Years ago, and maybe still to this day, there was an institution called the rent party. This was a party held by people who could not raise that month's rent. You came, you drank, you partied and you contributed something toward the rent. There was no disgrace. Into each life, a rent party can fall.

Lately, the rent party mentality seems to have gone national -- if not international. First came the Live Aid concert last July, which raised money for the starving in Africa and in the process earned lots of entries in the Guinness Book of World Records: Money raised, $58 million; acts performed, 36; total amount of television time, 16 hours; estimated television audience 1.5 billion people.

And then, just the other day, came the Farm Aid concert, organized by Willie Nelson. This event raised an initial $3 million, received pledges for $4 million more and reported donations coming in at the rate of $500,000 an hour. The purpose of this concert was to help the American farmer. The only problem is that neither Nelson nor anyone else knows how this is to be done.

That's all right. No one knows quite what to do about African famine either. After some of the dying have been saved and the sick nursed back to health, the fact is that Ethiopia remains a hellhole -- a nation split by a civil war, mismanaged by a doctrinaire Marxist government and plagued, as are other African nations, with drought. No concert can change any of that.

There's nothing wrong with holding concerts to save lives. In fact, Bob Geldof, the organizer of the Live Aid concert, and Willie Nelson, the spirit behind Farm Aid, ought to be congratulated. In a world where most people do nothing, they have done something.

The trouble is that in their own ways the two concerts have depoliticized what are essentially political problems. Sure, there may be a farmer here and there who has simply fallen upon hard times. For him or her, a rent party would suffice. But the farm problem is institutional, the product of a particular economic system and certain economic decisions made by government. The only thing that can solve it, if a solution is possible, is government.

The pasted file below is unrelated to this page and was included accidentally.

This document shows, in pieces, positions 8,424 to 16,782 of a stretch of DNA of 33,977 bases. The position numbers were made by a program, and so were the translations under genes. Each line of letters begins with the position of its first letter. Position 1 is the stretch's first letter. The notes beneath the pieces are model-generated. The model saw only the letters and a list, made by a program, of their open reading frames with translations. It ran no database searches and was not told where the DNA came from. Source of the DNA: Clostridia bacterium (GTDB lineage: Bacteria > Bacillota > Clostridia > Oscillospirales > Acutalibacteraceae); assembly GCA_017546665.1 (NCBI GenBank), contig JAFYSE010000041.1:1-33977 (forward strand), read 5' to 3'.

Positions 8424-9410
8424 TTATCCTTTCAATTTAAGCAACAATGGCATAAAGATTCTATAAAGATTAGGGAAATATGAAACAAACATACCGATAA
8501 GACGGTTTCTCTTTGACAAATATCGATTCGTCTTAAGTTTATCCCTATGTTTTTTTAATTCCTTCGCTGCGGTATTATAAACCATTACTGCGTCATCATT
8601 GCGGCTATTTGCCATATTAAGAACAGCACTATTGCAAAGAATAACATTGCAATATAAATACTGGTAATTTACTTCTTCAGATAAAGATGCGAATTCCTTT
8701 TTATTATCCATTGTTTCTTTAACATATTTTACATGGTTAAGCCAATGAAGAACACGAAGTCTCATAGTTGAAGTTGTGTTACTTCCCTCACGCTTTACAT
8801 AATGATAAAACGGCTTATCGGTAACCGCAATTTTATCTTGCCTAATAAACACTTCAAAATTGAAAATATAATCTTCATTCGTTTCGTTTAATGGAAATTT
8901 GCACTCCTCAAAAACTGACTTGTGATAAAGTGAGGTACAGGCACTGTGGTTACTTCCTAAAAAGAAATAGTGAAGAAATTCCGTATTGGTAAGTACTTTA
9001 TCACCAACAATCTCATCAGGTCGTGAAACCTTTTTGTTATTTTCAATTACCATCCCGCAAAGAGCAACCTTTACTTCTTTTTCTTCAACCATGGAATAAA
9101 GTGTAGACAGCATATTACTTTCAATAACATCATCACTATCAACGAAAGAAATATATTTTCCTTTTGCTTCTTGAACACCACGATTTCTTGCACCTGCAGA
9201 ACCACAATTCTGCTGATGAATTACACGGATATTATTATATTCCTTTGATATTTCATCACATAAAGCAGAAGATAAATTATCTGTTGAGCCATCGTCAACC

The same is true of African famine. To a degree, the famine is induced by nature. But drought is commonplace in Africa, and governments have the obligation to plan for it. When they pursue wrongheaded agricultural policies, when the theories of a 19th century German intellectual take precedence over the experience of centuries, then Mother Nature is off the hook. At best, it is guilty of contributory negligence.

The organizers of the Farm Aid concert acknowledged that no matter how much money they raised, it wouldn't alleviate the farm crisis. What they did not acknowledge is that they had fallen victim to the mentality of the times -- an Andy Hardyism that emanates from the White House and holds that government is both powerless and incompetent. Voluntarism is the trick.

As with anything else, there is both truth to Andy Hardyism and limits to it. In the case of farmers and starving Africans, its limitations are manifest. It is fantasy to suggest that a bunch of rock stars can do anything more than entertain lots of people and make a marginal difference in the lives of a few others. They should not be faulted for trying, but, in life as in school, effort is not everything. Results also count.

And it is cruel to suggest that the farm problem is amenable to creeping Andy Hardyism -- that it can be taken apart into component individual farmers and that they, one by one, can be helped. What would help them is a different government policy or, barring that, an admission from the government that farmers, like steel workers, are expendable. Either way, government and its policies are the answer. In the meantime, the concerts are fun, but when the songs have faded, more than fond memories remain. So do the problems.